Up to this point I imagine Moses is really glad God has seen and heard the people's problems and situation . . . but suddenly when God wants him to be the solution things suddenly aren't so good. You probably know the rest—Moses gives reason after reason why he's not the best guy for the job, and God replies to each one basically the same things:

1) I will be with you.
2) I am sending you.
3) I will take care of what you need (power, signs, words, etc.)

Towards the end, when all of that is not enough, God gets angry at Moses' fear and doubt and reminds him of Aaron, and Moses reluctantly goes ahead with it all.

The thing that always intrigues me in this is that God never answers Moses' question, "Who am I?" He simply says, "I'll be with you." As I told the youth (many of whom have been on the school softball team I've coached), "If I sent you in to a critical position in the field during a game and you expressed doubt about yourself I'd build you up, remind you of all you have practiced, pump you up with encouragement, tell you how amazing you are, etc." But, God doesn't do that—He says, "I'll be with you."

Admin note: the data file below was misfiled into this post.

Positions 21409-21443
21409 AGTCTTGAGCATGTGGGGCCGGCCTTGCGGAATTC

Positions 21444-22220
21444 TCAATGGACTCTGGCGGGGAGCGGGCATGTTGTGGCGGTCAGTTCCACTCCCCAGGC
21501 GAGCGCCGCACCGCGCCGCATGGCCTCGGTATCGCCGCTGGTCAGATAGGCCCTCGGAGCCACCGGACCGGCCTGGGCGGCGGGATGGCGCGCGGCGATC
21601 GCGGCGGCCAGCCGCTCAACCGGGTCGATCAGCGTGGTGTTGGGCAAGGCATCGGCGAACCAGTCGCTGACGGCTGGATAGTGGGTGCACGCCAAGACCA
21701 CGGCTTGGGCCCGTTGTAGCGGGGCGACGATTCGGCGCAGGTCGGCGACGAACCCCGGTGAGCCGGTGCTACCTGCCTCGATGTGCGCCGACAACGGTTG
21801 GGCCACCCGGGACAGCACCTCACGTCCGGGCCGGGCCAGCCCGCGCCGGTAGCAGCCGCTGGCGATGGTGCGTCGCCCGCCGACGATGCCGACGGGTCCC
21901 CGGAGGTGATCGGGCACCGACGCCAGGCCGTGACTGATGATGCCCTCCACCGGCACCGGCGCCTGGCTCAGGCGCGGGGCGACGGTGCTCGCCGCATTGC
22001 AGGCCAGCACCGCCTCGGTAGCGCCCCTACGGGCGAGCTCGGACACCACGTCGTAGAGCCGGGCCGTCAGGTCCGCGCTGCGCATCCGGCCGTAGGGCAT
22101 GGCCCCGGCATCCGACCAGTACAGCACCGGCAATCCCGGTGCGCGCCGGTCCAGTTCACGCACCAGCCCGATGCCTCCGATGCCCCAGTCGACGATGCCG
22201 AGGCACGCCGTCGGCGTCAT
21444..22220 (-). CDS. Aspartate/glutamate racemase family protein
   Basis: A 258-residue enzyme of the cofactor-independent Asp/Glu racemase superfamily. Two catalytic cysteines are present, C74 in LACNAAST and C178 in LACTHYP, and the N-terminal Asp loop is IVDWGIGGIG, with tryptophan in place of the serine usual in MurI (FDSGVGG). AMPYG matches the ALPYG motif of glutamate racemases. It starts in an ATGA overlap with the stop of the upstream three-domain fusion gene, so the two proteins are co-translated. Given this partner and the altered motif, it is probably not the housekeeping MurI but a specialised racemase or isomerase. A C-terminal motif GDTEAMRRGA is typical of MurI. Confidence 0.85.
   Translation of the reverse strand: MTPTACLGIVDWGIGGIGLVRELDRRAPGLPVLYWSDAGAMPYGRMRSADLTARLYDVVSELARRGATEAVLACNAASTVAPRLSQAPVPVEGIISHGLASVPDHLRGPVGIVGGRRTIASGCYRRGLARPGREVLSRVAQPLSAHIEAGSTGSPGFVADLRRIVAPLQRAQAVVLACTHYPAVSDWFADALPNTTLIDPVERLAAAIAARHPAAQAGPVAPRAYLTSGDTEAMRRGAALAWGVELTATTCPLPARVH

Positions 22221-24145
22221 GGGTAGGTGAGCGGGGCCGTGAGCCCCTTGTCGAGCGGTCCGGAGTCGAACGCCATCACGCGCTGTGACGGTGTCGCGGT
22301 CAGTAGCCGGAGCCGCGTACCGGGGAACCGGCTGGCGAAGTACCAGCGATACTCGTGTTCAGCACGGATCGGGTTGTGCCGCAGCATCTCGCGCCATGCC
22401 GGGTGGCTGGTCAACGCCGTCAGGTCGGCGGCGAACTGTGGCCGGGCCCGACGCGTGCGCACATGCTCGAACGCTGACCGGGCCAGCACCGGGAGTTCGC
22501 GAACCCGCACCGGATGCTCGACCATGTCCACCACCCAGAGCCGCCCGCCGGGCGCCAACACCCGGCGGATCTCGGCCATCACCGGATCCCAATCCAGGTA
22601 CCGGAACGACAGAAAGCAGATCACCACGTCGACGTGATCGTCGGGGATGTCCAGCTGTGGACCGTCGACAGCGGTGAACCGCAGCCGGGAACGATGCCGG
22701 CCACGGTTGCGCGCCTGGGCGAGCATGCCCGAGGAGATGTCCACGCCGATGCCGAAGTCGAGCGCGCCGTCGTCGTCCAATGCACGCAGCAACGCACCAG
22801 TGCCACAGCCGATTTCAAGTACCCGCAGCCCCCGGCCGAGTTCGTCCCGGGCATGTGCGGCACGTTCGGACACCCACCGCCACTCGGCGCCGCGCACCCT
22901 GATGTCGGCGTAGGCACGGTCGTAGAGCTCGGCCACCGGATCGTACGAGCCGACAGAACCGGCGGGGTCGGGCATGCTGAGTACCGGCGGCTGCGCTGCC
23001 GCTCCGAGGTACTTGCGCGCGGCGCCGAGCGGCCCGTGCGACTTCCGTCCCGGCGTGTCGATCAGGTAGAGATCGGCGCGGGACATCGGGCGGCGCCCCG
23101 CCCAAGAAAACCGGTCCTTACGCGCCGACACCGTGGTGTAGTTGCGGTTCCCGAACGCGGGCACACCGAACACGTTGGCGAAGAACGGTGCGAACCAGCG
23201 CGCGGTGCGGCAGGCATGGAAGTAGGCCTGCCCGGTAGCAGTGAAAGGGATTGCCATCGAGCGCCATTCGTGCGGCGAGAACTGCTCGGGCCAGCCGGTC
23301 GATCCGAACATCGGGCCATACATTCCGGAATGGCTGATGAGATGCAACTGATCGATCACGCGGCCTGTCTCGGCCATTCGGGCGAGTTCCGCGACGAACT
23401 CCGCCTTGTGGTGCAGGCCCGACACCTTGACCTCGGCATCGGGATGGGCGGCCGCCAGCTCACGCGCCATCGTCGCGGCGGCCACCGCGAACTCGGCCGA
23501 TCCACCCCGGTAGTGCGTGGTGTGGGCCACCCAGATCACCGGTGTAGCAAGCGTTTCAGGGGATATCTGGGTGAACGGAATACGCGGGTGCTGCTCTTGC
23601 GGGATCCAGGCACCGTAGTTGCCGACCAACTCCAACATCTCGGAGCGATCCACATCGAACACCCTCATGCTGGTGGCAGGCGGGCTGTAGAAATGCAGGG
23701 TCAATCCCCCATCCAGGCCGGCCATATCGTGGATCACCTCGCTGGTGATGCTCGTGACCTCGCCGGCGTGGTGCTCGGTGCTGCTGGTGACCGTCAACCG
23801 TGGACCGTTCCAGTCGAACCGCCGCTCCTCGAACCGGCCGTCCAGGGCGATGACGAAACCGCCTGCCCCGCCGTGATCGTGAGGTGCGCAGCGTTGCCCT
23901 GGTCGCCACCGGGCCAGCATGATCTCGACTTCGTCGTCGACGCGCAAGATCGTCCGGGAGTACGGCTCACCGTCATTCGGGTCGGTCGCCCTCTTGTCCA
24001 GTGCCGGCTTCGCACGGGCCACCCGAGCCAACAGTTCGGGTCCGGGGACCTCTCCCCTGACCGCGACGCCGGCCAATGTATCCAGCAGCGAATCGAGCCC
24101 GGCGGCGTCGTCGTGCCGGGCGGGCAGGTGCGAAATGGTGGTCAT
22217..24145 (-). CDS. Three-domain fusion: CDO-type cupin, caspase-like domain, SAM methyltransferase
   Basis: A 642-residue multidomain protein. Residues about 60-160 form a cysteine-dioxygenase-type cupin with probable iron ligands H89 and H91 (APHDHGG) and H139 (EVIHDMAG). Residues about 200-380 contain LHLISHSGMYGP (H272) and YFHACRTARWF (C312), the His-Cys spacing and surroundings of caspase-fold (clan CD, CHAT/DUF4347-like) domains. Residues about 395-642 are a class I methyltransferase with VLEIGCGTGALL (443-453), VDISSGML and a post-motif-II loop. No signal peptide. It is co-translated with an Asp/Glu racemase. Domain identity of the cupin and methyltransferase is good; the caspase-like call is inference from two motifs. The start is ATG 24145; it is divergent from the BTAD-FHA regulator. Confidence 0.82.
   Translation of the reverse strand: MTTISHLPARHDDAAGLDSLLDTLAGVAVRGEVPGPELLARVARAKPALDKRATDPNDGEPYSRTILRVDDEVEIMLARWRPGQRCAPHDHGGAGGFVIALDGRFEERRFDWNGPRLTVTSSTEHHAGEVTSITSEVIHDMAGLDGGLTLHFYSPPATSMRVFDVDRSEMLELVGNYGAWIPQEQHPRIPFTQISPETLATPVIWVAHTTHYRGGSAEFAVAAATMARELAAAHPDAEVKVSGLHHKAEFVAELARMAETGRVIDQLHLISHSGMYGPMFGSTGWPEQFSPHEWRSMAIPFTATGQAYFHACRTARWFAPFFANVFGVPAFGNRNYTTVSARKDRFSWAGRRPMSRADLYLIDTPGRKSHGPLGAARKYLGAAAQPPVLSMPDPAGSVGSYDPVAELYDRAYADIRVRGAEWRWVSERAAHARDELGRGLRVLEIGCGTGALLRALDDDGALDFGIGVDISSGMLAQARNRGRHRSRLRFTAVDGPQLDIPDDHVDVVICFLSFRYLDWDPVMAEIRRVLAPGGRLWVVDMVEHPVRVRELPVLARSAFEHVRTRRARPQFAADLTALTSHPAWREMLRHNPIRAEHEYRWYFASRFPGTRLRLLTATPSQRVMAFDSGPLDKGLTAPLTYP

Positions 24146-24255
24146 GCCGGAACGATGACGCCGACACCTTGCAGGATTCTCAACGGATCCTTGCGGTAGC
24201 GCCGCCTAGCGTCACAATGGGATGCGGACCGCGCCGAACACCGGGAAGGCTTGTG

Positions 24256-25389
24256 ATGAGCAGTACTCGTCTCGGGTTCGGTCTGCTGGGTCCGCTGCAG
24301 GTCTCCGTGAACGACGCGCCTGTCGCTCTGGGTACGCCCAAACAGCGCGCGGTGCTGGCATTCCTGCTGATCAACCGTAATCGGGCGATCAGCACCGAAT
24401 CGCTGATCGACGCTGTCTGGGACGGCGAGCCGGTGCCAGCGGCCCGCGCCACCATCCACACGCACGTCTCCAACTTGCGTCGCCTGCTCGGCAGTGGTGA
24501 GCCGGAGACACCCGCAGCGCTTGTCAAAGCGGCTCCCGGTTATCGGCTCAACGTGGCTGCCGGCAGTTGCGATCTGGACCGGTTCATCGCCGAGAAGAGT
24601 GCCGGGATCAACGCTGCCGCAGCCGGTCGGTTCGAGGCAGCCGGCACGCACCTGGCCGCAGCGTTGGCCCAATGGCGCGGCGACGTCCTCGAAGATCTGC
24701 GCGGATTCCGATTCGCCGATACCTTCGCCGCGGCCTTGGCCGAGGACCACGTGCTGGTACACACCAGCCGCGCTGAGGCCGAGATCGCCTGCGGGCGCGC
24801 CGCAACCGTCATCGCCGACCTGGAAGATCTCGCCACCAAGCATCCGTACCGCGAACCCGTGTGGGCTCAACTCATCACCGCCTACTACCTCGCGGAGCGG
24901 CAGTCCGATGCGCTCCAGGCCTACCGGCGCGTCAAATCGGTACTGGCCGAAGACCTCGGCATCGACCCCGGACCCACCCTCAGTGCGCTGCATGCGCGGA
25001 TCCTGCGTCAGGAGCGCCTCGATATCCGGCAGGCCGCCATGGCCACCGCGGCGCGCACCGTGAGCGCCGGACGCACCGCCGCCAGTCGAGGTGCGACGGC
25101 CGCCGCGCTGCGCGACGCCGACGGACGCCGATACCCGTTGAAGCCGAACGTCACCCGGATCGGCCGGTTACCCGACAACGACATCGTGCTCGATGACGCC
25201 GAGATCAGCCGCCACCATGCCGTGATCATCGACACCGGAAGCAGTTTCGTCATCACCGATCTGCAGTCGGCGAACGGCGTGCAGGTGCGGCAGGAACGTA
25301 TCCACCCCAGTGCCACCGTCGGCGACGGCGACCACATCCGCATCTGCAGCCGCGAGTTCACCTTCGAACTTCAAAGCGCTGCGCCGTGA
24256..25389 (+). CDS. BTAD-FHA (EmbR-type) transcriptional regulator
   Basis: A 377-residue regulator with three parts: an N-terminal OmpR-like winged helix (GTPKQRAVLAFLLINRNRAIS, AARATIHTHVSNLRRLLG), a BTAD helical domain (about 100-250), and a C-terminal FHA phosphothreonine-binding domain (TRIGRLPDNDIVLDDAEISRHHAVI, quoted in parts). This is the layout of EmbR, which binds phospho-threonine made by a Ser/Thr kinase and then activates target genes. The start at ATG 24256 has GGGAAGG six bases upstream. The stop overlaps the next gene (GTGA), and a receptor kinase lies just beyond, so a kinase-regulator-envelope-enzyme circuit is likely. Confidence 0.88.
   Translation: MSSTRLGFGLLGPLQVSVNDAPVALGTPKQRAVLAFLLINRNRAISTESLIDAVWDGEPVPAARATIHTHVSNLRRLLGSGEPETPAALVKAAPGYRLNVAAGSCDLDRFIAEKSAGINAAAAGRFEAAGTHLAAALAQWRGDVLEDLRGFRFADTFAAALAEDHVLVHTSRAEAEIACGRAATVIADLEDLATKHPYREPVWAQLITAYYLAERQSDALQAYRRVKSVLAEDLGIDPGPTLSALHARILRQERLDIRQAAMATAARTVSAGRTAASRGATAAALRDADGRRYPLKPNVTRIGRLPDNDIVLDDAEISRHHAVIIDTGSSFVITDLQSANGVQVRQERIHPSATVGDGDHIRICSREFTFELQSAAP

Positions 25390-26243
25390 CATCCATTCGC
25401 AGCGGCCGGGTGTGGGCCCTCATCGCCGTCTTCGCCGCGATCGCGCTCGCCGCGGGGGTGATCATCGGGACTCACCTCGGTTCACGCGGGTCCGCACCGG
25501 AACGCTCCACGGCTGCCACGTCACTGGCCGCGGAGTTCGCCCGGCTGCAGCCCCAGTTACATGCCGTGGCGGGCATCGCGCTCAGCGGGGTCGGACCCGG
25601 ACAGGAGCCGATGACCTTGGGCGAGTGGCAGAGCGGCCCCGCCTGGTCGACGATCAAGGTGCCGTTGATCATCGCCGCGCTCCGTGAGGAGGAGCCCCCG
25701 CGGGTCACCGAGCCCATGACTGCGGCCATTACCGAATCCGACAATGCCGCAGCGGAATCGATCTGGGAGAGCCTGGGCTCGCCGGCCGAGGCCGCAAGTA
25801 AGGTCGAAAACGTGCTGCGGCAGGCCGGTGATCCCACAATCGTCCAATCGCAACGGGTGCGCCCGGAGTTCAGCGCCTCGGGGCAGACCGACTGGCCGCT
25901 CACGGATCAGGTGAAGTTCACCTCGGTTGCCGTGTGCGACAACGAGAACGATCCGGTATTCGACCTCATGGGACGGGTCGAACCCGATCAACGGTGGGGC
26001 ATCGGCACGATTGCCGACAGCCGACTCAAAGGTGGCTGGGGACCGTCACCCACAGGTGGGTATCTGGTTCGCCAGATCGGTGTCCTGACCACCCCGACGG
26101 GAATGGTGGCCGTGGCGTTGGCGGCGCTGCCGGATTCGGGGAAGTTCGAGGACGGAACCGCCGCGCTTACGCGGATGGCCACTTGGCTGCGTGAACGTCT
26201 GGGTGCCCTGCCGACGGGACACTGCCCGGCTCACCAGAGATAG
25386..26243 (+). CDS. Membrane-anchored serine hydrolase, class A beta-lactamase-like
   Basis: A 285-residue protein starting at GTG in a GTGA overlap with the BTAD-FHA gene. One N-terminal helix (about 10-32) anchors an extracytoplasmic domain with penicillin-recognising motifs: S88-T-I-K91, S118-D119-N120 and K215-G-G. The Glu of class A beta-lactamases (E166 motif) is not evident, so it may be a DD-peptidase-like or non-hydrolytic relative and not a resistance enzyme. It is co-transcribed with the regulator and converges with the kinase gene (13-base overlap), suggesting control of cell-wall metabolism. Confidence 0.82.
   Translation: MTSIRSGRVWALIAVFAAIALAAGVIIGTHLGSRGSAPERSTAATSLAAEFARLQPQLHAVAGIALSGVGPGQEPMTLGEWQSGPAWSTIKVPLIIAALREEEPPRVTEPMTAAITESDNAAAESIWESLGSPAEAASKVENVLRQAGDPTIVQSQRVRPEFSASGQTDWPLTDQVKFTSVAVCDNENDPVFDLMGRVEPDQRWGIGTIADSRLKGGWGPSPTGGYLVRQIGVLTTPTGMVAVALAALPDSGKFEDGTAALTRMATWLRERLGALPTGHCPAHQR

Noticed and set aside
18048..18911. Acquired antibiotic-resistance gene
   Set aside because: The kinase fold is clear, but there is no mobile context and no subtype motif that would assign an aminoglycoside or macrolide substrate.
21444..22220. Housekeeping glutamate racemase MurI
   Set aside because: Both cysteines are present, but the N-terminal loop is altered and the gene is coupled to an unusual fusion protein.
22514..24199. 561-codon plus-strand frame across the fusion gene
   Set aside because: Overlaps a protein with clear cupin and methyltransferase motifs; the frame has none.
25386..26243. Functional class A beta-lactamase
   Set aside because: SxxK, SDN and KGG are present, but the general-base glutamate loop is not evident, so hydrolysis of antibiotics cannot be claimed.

What more do we need to know? Really? Knowing God is sending us, and we are doing His work, what more do we really need to know? This is the God who saw simply a vast void of blackness. He envisioned a universe with galaxies and nebulae and cosmic swirls and asteroids and infernos called suns; and He envisioned an earth with amazing coral reefs and sea life, with birds that fly with hollow bones, with crazy creatures like giraffes and hippos; and He envisioned a man with a mind more amazing than the most amazing computer and an eye more complex than the most complex telescope . . . and He envisioned that and, with simply a word, He brought it into existence from nothing. He is so completely awe inspiring and amazing and worthy of our praise and worship that when we know that He is at work through us (which obviously means He is with us) what more do we, truly, need to know?